Although not practiced as a religion, Confucianism from
has deeply influenced Japanese thought. In essence,
the practice of proper forms of conduct, especially in
familial relationships. It is derived from compilations
to the fifth-century B.C. Chinese philosopher Kong Fuzi or
(Confucius; in Japanese, Koshi). Confucian government was
to be a
moral government, bureaucratic in form and benevolent
ruled. Confucianism also provided a hierarchical system,
each person was to act according to his or her status to
harmoniously functioning society and ensure loyalty to the
The teachings of filial piety and humanity continue to
foundation for much of social life and ideas about family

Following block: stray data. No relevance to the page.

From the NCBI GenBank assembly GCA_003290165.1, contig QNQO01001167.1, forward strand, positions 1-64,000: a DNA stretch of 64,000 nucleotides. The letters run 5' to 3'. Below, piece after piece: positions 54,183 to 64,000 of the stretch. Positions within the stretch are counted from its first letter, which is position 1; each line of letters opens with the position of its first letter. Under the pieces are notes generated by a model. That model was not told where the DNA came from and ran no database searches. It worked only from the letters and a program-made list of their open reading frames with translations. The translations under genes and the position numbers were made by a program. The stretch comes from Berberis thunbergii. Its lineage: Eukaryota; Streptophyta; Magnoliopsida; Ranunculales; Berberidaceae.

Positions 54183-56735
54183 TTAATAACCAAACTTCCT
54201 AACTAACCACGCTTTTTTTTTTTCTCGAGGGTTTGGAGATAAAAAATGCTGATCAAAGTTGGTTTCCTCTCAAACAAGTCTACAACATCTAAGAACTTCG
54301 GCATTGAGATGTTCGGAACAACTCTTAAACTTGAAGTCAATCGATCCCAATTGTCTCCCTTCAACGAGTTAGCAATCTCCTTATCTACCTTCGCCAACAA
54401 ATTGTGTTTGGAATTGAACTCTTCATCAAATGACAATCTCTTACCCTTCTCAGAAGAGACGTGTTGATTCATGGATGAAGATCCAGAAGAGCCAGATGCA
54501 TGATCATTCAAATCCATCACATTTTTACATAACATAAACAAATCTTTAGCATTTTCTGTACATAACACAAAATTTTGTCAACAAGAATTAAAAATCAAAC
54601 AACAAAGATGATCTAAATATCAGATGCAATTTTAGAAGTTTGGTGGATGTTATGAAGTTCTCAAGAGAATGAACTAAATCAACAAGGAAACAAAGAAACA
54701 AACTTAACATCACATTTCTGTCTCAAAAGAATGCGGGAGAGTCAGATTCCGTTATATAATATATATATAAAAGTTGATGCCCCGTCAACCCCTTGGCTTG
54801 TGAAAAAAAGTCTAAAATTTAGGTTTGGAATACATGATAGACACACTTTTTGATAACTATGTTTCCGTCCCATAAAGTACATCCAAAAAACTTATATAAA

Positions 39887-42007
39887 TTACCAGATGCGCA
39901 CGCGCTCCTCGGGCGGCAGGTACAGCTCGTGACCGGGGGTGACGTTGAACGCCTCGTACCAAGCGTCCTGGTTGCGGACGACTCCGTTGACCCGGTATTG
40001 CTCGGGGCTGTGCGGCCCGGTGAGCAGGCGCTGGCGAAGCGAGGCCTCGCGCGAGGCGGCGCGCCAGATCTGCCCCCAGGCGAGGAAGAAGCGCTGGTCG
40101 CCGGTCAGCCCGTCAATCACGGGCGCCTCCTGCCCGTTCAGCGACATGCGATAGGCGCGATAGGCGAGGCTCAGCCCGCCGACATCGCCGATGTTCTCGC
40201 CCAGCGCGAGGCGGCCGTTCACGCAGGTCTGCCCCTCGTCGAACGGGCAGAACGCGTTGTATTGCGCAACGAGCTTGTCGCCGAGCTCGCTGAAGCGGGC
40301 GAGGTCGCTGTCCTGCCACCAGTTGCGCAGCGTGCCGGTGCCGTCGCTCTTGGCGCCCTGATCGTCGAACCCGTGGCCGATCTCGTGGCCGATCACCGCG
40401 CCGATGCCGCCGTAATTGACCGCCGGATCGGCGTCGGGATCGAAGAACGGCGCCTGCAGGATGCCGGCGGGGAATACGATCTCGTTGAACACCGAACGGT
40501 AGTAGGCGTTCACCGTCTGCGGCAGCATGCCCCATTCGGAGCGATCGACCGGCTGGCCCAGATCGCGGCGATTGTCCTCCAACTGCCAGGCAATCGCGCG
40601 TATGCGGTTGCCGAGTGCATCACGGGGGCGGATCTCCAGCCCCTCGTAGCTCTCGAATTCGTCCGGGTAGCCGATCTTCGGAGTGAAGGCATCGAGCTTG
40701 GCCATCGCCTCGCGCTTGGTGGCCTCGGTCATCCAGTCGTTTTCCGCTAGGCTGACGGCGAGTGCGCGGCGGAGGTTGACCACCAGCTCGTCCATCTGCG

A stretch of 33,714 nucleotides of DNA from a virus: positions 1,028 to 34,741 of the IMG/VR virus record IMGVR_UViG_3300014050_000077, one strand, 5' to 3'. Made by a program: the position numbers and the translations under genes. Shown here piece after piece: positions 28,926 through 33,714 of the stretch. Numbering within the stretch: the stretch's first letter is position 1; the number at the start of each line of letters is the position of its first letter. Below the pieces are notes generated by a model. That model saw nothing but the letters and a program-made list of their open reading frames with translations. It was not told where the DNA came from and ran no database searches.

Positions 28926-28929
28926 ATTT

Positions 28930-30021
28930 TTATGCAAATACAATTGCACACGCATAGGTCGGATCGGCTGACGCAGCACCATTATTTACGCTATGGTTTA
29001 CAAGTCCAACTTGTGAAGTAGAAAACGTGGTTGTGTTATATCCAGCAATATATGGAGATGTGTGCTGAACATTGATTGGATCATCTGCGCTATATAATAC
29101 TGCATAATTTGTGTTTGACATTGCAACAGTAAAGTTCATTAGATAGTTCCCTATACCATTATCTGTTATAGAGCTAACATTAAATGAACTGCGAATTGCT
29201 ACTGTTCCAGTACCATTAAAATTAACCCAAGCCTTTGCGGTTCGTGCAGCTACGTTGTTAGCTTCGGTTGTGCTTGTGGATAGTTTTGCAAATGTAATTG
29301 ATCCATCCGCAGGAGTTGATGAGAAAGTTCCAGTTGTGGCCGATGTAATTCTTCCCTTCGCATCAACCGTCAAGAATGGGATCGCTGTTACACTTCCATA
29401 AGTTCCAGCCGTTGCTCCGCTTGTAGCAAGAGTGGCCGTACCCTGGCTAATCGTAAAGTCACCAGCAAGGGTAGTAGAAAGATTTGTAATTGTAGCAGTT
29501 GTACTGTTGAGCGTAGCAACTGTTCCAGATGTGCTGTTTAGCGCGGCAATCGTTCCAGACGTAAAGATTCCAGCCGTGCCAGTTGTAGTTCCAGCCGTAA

Neo-Confucianism, introduced to Japan in the twelfth
is an interpretation of nature and society based on
principles and is influenced by Buddhist and Daoist ideas.
Japan, where it is known as Shushigaku (Shushi School,
Chinese neo-Confucian scholar Zhu Xi--Shushi in Japanese),
brought the idea that family stability and social
are human obligations. The school used various
concepts to explain the natural and social order.
turn, influenced the kokutai (national polity)
emphasized the special national characteristics of Japan.
Data as of January 1994